1. I saw a soft drink the other day with a big "No HFCS" label on it, picked it up to read the ingredients first came water then "rice syrup". Now I'm not sure what -tose is in that but swapping out one undesirable sweetener for a less known one strikes me as a bit disingenuous. The product had one of those whalesong and incense names that was supposed to make you feel all warm and fuzzy.

                      2 Replies
                      1. re: Scrapironchef

                        "Whalesong and incense" is right - the only place I've ever seen rice syrup is at the health food store. It's actually a fairly good choice as sweeteners go because it's minimally processed and has lots of complex carbs, lots of maltose (which breaks down slowly), and just a little glucose.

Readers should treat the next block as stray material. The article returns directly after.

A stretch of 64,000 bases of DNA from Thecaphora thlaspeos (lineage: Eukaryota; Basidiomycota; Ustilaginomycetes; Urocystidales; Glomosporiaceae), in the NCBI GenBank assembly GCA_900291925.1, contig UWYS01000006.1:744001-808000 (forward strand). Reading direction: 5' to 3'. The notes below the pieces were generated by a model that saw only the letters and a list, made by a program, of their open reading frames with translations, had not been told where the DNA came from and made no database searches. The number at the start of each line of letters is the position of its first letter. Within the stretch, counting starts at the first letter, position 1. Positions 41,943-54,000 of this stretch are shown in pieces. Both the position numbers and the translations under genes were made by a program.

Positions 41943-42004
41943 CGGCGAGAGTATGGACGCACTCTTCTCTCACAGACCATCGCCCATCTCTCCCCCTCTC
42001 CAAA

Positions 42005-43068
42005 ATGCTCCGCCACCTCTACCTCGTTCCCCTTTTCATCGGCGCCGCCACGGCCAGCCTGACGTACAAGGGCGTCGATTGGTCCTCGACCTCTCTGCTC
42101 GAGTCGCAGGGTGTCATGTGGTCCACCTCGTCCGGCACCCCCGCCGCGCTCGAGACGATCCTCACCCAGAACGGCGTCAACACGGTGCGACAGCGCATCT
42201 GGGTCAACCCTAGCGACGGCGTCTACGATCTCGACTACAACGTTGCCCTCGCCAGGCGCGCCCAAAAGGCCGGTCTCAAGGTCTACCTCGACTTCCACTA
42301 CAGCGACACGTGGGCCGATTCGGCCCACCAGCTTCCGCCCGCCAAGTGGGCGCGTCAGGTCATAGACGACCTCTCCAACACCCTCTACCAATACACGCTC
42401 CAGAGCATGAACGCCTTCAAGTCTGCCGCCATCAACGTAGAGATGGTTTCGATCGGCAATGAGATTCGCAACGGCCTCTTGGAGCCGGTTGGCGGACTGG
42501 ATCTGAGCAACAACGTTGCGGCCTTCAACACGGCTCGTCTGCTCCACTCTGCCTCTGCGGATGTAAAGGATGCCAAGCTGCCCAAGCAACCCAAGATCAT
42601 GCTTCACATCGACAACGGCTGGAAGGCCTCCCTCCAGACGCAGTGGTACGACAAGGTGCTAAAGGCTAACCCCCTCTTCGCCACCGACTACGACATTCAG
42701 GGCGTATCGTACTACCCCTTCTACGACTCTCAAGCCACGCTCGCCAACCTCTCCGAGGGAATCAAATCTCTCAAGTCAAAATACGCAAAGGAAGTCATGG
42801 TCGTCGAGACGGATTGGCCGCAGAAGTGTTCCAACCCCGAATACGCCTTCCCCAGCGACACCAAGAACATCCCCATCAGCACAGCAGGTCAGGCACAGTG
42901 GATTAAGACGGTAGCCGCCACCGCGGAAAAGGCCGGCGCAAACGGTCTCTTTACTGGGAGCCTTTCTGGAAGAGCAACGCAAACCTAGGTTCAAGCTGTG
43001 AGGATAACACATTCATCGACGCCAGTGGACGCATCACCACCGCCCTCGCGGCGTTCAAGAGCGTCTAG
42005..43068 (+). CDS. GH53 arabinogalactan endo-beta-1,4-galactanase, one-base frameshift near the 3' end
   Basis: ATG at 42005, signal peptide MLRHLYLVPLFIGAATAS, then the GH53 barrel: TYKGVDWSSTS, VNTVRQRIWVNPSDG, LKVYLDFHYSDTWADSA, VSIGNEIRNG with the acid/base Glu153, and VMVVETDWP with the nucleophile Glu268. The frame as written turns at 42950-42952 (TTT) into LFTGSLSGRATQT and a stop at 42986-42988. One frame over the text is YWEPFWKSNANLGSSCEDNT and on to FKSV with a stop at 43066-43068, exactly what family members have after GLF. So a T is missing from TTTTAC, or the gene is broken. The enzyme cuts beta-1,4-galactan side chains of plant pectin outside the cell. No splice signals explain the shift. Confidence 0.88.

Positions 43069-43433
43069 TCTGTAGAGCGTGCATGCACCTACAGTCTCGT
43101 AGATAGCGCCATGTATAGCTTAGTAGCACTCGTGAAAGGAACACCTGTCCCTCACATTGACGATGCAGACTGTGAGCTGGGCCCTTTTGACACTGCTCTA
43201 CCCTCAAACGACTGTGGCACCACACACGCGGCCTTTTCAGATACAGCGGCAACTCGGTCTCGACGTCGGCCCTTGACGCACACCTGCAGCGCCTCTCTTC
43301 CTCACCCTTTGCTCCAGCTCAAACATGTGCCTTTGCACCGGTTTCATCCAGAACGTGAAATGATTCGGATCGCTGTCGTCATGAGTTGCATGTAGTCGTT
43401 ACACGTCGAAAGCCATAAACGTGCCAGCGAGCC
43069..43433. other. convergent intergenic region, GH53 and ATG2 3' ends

1. re: Scrapironchef

                          BROWN rice syrup is prominent ingredient in 'health' energy bars and sports goo. Cliff, for example, has been using it for years. Theirs is 'organic' too.

                          One of the Cliff bars also has ClifCrunch (tm) - apple fiber, oat fiber, flaxseed, chicory extract, psyllium. If that doesn't keep you regular, nothing will. 5g dietary fiber, 4g insouble fiber.

                        2. I look at these Fiber One bars as candy bars with fiber. That's the only way I can eat them with a clear conscience. I figure if I have a sugar/chocolate craving, it's better to eat one of these and get some fiber than it is to scarf a Snickers bar. Although, I'd much rather have the Snickers.